For example, in an open letter written by the PhD immunologist Tetyana Obukhanych1, scientific evidence is cited that "a person who is not vaccinated with IPV, DTaP, HepB, and Hib vaccines due to reasons of conscience poses no extra danger to the public than a person who is" and that no discrimination is warranted. She also refers to studies of measles outbreaks in Quebec, Canada, and China attest that outbreaks of measles still happen, even when vaccination compliance is in the highest bracket (95-97% or even 99%. Just as importantly, Obukhanych brings to light evidence that there is a significantly elevated risk of emergency room visits after childhood vaccination appointments.
(This letter, which goes beyond the scope of this article and is cited in the footnotes below, is well worth a careful reading.)
Every opportunity is being taken to further marginalize these nonconforming points of view. Members of congress are promoting outright censorship by pressuring Amazon, Facebook and Google to withdraw books as well as block websites or other content that question vaccine safety.
On the state level, there are aggressive campaigns to eliminate all exemptions to mandatory vaccinations. Even here in 'liberal' Vermont legislation has been proposed this year to abolish the last remaining vaccine exemption. This flies in the face of the right to informed consent for any medical treatment, which is a fundamental pillar of modern medical ethics that was established in the wake medical abuses committed during the Second World War was designed to protect individuals from medical harm by guaranteeing every individual’s right to dissent without coercion.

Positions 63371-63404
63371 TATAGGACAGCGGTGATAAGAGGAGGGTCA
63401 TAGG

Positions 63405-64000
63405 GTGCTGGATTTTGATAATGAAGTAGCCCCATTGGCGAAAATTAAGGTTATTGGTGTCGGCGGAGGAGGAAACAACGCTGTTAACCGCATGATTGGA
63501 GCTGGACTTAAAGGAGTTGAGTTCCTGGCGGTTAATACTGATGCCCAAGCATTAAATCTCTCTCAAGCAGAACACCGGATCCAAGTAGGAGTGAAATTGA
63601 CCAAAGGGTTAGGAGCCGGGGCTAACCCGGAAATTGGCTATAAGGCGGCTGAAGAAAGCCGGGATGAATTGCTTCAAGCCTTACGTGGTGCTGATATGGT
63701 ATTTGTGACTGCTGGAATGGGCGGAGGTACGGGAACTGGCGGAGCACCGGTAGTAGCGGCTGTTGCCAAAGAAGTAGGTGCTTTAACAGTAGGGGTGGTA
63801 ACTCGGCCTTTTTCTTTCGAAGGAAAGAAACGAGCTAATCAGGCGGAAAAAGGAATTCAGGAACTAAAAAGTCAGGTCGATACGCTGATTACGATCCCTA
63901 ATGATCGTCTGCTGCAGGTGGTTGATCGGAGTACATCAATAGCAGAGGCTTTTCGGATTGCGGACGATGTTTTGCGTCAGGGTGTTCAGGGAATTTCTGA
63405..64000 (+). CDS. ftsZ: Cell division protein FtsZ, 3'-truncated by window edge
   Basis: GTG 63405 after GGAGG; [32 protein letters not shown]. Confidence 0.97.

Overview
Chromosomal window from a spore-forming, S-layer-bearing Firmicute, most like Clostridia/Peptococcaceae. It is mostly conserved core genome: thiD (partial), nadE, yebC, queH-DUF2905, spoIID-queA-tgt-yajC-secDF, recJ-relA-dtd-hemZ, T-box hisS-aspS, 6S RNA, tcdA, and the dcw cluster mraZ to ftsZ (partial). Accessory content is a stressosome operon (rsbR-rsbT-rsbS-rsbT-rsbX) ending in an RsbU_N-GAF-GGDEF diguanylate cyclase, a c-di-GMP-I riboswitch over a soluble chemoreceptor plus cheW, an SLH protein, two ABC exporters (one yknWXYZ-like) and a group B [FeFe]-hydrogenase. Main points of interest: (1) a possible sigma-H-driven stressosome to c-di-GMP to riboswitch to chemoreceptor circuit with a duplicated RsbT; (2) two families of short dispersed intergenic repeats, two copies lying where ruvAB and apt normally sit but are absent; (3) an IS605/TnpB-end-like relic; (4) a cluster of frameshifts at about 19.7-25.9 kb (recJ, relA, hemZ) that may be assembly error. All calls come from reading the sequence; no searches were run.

Perhaps then it not the 'anti-vaxxers' that are hysterical, but those who want to impose draconian measures to force vaccine compliance. But from where does this fervor arise? One major hint would be to consider the revolving door between the FDA and the pharmaceutical industry that is widely recognized by both the mainstream media and FDA officials themselves2. Of course, another clue impossible to ignore is the 30 million dollars of annual campaign contributions by the drug companies to politicians of all denominations3.
Despite all these efforts to quash the voices of those who have a different point of view concerning vaccinations, there still are resources easily accessible to anyone who wishes to investigate further:
For a Vermont focused perspective, Health Choice Vermont provides extensive information - https://www.healthchoicevt.com
The National Vaccine Information Center has for years been leading voice on all issues related to vaccinations - https://www.nvic.org
And the Children's Health Defense is an organization created by Robert Kennedy, Jr dedicated to ending 'childhood health epidemics by working aggressively to eliminate harmful exposures, hold those responsible accountable, and establish safeguards so this never happens again.' - https://childrenshealthdefense.org